Natural Resources

As you may already know that Natural Resources has now been formally launched and already received a lot of attention worldwide. For example, it has been indexed by several world class databases, such as Gale, ProQuest, CrossRef, Google Scholar and CSP, etc.

Natural Resources is a peer-reviewed and open access journal, publishing original research papers, reports, reviews and commentaries in all areas of natural resources online as well as in print.

Main Scope

    • Agricultural Resources
    • Aquatic Resource Science
    • Biological Resources
    • Chinese Medicine Resources
    • Depletion of Natural Resources
    • Ecological Interactions and Ecosystem Balance (Pollination, Herbivory, Parasitism)
    • Forest Resources
    • Marine Resources
    • Renewable and Non-renewable Natural Resources
    • Resource Economics
    • Resource Strategy
    • Resources Exploit
    • Resources Science
    • Save Natural Resources
    • Tax on Natural Resources
    • Water Natural Resources
    • Others
    • Anthropological Resources
    • Biological Control
    • Chemical Prospects (Natural Chemical Resources)
    • Climate Resources
    • Earth’s Natural Resources
    • Exotic Species
    • Land Natural Resources
    • Poor and Abound in Natural Resources
    • Resource Allocation
    • Resource Security
    • Resource Survey
    • Resources Policies
    • Resources Trading
    • Sustainable Utilization and Conservation of Ecosystem Services
    • Undeveloped Natural Resources
    • Water Resources Protection

    You are cordially invited to submit your papers to this international journal. We aim to ensure the turnaround time to be less than six months. With your support, we believe that it will soon become an international leading journal. For more information, please visit the journal homepage:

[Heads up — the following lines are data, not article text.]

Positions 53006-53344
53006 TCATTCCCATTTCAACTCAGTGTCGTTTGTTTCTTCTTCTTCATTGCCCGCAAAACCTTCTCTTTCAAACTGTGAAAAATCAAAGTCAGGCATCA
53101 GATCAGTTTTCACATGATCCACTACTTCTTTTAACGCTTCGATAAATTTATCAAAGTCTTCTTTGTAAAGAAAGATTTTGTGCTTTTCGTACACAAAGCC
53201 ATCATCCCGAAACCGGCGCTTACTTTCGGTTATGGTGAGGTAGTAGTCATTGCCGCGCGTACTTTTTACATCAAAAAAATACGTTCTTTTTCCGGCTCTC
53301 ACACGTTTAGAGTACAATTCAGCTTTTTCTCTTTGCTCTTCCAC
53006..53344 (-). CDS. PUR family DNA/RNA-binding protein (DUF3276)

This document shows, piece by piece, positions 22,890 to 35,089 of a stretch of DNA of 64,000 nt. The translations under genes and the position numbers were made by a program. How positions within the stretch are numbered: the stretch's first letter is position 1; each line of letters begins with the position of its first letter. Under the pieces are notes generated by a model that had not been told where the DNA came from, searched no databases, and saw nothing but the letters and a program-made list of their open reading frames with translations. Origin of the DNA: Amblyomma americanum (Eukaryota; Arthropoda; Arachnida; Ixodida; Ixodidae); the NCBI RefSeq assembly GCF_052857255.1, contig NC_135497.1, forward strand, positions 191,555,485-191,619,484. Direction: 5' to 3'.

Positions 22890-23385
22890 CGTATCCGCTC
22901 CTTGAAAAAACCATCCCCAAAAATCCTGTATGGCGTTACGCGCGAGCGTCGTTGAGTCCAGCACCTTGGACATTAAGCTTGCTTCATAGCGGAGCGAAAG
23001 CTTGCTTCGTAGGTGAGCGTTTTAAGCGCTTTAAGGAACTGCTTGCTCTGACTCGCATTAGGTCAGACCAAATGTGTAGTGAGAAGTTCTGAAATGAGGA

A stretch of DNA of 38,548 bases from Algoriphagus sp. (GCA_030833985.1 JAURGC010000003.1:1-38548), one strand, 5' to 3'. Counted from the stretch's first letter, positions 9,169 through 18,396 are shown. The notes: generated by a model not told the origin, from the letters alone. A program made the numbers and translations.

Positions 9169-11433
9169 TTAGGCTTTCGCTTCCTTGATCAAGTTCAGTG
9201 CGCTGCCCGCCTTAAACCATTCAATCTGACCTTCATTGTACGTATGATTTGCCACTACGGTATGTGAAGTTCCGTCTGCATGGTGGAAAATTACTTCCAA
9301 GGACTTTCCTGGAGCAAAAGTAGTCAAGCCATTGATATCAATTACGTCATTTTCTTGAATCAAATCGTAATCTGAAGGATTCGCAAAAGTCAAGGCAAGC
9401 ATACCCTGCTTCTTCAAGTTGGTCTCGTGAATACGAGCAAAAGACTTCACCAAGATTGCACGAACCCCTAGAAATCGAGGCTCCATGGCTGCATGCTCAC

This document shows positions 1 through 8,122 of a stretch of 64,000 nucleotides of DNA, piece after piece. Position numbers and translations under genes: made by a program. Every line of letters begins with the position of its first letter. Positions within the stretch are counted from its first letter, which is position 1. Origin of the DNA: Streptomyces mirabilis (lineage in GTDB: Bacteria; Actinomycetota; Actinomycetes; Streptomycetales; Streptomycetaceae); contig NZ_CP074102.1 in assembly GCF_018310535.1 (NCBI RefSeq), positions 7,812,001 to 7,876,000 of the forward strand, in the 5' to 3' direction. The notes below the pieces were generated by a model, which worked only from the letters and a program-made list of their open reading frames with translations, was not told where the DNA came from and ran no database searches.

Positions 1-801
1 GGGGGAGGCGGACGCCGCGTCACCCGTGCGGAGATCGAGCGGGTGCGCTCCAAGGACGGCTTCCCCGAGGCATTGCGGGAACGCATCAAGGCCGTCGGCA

Yours sincerely,

    Yana Yi,
    NR Editorial Office,

    Natural Resources

    Creating, Supporting, Managing, and Sustaining Virtual Learning Communities

    CALL FOR SPECIAL ISSUE on “Creating, Supporting, Managing, and Sustaining Virtual Learning Communities” for the Knowledge Management & E-Learning: An International Journal (KM&EL)


    Guest Editor

    Xun Ge, Ph.D.

    Associate Professor

    Instructional Psychology and Technology

    Department of Educational Psychology

    The University of Oklahoma

    U. S. A.




    We are living in an information-rich digital age full of wondrous power, capabilities, and possibilities of emerging technologies. Web 2.0 technologies, characterized by participatory information sharing and collaboration and users generating content and creating knowledge in virtual communities, have opened our eyes to a new open world (Bonk, 2009). Examples of web 2.0 include social networking sites, blogs, wikis, video sharing sites, virtual worlds, and digital object repositories. These emerging technologies have provided us numerous possibilities for learning and instruction and for creating engaging learning environments, optimal learning opportunities, and alternative and innovative instructional experiences for K-12 education, higher education, corporate, government, and military training. The world has entered into what Bonk (2009) describes as “We-All-Learn” trends, which encourage open participation and compel educators to reflect on learning and instruction from a new perspective. Learners are no longer passive information recipients, whose role is to memorize or consume information, but rather active participants, whose role is to direct their own learning, construct and create knowledge, and contribute to a virtual community. In this new paradigm, teachers are guides, coaches, and mentors to facilitate learning.